From the TUC

Chancellor devastates carbon capture industry with £1 billion funding cut #SpendingReview

25 Nov 2015, by in Environment

Without informing Parliament today, the Chancellor broke has cut the entire £1 billion funding for the UK’s Carbon Capture and Storage programme, leaving the power and industrial sectors in a state of shock. CCS was a Tory Manifesto commitment: “We will protect our planet for our children…committing £1 billion for carbon capture and storage.” The Prime Minister will go to the Paris climate change treaty talks next Monday first having crushed the UK’s renewable energy and now its carbon capture industries. The TUC had initially welcomed today’s relief package for energy intensive industries, such as steel. But now, in private phone calls to industry, the government has revealed that it has scrapped public investment in a vital breakthrough technology for our foundation industries like steel, cement and chemicals, with massive energy bills and carbon emissions. Frankly the support package may be a road to nowhere without investment in breakthrough CCS technologies.

Dr Luke Warren, Chief Executive of the CCSA, commented:

“Today’s announcement that the funding for CCS will be cut is devastating. Only six months ago the Government’s manifesto committed £1 billion of funding for CCS. Moving the goalposts just at the time when a four year competition is about to conclude is an appalling way to do business.”

This announcement is a real blow to confidence for companies investing in CCS. We call on the Government to come forward – as a matter of urgency – with their plans for CCS as this technology is critical for the UK’s economic, industrial and climate policies. Without concrete Government support for CCS the UK will lose the opportunity for cost-effective decarbonisation.”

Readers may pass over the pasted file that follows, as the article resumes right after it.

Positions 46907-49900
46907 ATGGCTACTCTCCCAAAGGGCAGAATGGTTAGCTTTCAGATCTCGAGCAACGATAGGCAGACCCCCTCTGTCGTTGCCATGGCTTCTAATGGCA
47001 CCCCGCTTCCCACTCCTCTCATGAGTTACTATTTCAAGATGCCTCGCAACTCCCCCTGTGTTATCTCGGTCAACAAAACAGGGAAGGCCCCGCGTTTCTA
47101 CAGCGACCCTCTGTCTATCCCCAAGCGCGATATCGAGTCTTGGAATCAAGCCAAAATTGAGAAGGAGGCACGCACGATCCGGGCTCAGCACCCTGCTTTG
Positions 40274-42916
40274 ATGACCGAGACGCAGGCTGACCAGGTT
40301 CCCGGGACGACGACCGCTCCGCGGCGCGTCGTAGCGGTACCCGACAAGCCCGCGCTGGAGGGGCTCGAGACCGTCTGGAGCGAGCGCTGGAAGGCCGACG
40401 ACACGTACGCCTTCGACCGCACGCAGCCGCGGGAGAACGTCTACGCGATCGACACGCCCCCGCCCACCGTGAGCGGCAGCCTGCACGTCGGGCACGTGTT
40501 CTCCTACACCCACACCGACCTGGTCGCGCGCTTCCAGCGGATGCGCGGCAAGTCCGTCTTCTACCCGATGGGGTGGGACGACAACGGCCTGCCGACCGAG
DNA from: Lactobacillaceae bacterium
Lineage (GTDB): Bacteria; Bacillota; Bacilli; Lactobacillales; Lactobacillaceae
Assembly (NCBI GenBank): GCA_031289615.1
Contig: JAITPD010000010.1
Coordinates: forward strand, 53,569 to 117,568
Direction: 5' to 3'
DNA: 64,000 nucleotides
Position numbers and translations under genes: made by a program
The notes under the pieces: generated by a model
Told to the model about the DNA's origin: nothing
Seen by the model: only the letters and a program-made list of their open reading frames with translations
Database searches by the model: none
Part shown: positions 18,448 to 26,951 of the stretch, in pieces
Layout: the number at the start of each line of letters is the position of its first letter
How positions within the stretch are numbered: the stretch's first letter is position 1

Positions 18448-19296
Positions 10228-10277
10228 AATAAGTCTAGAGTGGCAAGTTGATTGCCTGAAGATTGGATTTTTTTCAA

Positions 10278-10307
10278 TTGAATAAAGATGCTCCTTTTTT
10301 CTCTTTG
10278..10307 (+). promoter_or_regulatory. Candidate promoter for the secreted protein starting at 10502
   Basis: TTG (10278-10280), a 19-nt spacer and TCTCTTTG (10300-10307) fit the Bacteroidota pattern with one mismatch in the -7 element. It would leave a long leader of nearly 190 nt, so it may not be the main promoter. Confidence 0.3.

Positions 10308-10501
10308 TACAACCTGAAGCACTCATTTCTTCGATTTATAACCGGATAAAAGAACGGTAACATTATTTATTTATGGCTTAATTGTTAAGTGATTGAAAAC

The independent Committee on Climate Change recently concluded that CCS is key to reducing emissions across the economy and could halve the cost of meeting the objectives of the Climate Change Act: “CCS is very important for reducing emissions across the economy and could almost halve the cost of meeting the 2050 target in the Climate Change Act.” The government has, however, chosen to ignore this independent expert advice.

The CCS prize for the UK would, of course, be significant. CCS can enable the UK to deliver its climate goals at least cost, saving up to £32 billion a year by 2050, creating up to 30,000 jobs by 2030 and providing a sustainable future for vital energy intensive industries. CCS is an absolutely essential part of the government’s 2050 “decarbonisation roadmaps” for our heavy industries.

The Government launched the CCS Commercialisation Programme (CCS Competition) in April 2012. The two preferred bidders in the competition are the White Rose project at the Drax site in Yorkshire and the Peterhead project in Scotland. Both were expected to report back in December, with government decisions due in the Spring.

A low carbon industrial strategy for Yorkshire and the Humber, a TUC-industry report, showed that the White Rose CCS project was ready to start construction in 2016, capable of capturing 17 million tonnes of carbon emissions a year from power stations and industry. The scheme would create an average of 1,000 new construction jobs, 100 operational jobs and further indirect supply and maintenance posts. In addition, National Grid’s proposed pipeline is expected to create up to 1,000 construction jobs and around 40 permanent jobs thereafter. The White Rose would provide the anchor for a carbon dioxide transportation and storage network in Yorkshire and the Humber that would be available for decades to come for industrial users.

One Response to Chancellor devastates carbon capture industry with £1 billion funding cut #SpendingReview

  1. #COP21: what the climate talks could mean for UK workers
    Nov 30th 2015, 4:47 pm

    […] 12th policy reversal came last week, when the government announced the withdrawal of its £1bn lifeline for carbon capture and storage – an absolute disaster for the industrial […]